Cold nights and warm sunny days are when all of us begin to wake up from winter — including maple trees.
The trees need freezing night temperatures and daytime thaws for pressure to develop in the tree and make sap “run” or drip out when tapped. Farmers like Stephen Horner collect this sap and boil it down into syrup.
Last week, I had a chance to talk to Stephen, owner of Horner’s Corner, a maple syrup and fruit farm located about 70 miles east of Minneapolis in Boyceville, Wisconsin. Stephen has been “mapling” for over 25 years, and he says the season is just getting underway.
“It looks like we are in for a good run for the next week or more. We have great hopes for the season despite the slow start,” explained Stephen. “Historically, March 21 is the average start date for this region. All but one season in the last decade has started well before the equinox.”
You can find Horner’s Corner maple syrup, locally grown root vegetables and spring greens at the Mill City Farmers Market’s remaining indoor winter markets on April 14 and April 28. The Winter Market takes place 10 a.m.–1 p.m. inside the Mill City Museum with over 30 local farmers, food makers and artists.
Maple mustard roasted rutabaga and turnips
By market chef Beth Jones
Turnips and rutabagas are often considered the ugly ducklings of the food world. But given some love and sweetness with a bit of spring maple syrup, some rich roasted onions and the smokiness of bacon, these highly nutritious roots can become the highlight of your meal. Leave out the bacon and you’ve got a gluten-free, vegan dish.
Feel free to substitute a variety of roots in this recipe — beets, parsnips or carrots. In the summer and fall, wash and save the green tops of the roots and add them to the pan to wilt for the last minute of roasting.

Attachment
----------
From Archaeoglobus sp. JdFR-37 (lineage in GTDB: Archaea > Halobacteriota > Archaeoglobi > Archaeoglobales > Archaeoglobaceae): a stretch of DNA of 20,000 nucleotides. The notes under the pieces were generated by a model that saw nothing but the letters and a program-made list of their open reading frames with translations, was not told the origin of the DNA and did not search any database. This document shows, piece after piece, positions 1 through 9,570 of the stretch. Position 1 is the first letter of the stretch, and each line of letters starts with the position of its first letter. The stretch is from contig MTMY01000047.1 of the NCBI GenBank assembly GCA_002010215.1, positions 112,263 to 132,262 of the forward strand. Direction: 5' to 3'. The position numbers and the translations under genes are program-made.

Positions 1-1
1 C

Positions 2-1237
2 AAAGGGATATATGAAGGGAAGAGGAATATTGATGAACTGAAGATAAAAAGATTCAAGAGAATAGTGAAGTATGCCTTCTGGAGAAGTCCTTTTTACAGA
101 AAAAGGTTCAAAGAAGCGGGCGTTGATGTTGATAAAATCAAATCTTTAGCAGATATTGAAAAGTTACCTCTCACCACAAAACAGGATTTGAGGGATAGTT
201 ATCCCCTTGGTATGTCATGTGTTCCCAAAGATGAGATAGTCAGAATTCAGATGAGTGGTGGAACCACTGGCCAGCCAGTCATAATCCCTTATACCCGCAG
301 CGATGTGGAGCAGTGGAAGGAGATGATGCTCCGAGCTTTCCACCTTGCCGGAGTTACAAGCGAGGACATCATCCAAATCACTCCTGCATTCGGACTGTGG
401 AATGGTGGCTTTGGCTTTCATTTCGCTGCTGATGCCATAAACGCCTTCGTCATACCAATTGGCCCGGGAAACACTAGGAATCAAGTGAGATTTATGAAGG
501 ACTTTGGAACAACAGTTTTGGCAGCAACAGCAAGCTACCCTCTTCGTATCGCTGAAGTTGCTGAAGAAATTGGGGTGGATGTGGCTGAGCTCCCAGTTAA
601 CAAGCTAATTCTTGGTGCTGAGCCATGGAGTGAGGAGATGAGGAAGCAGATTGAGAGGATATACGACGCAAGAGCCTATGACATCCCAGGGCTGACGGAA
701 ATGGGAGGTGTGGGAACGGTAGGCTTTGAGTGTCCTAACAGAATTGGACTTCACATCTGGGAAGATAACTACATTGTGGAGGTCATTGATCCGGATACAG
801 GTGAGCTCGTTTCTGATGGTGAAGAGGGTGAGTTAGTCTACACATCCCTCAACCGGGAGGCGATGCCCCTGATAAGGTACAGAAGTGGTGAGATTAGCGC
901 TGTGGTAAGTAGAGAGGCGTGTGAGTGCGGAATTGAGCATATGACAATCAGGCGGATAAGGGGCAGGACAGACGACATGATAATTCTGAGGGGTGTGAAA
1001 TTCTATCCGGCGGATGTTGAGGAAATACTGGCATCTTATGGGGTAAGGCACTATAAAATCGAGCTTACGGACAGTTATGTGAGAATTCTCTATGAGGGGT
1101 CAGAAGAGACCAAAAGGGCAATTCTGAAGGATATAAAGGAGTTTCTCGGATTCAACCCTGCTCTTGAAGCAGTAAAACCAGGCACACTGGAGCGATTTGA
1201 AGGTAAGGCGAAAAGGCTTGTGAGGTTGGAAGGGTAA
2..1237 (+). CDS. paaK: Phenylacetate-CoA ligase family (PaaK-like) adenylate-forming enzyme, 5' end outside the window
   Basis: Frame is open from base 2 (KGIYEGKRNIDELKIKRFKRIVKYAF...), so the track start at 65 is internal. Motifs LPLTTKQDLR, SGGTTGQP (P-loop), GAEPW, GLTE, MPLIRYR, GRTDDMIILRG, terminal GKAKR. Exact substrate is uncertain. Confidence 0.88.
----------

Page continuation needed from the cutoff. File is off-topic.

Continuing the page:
This is a great dish to serve hot with a roast chicken, as an easy main dish topped with two fried eggs or chilled and served as a salad with local microgreens.
- 2 small-medium turnips, peeled, medium dice
- 2 small-medium rutabagas, peeled, medium dice
- 1 large sweet onion, peeled, medium dice
- 1-2 Tablespoons sunflower oil
- 1 teaspoon coarse salt
- 2 grinds of black pepper
- 2 Tablespoons Horner’s Corner maple syrup
- 1 Tablespoon grainy mustard
- 1 Tablespoon apple cider vinegar
- 4 slices bacon from Sunshine Harvest Farm, chopped and fried until crisp (optional)
Preheat the oven to 475. Lightly oil a large baking sheet. Toss the turnips, rutabagas and onions with the sunflower oil, salt and pepper. Roast for 20–30 minutes, turning once or twice with a spatula for even browning.
In a small bowl, mix the maple syrup, mustard and cider vinegar. Take the sheet pan out of the oven and pour the maple mixture over the vegetables. (Be careful — it may splatter!) If using the green tops of the vegetables, add them to the sheet pan at this time. Stir the vegetables and return to the oven for 1 minute to caramelize. Stir in the bacon and serve hot with roasted chicken or fried eggs. Or, if serving as a salad, chill completely and top with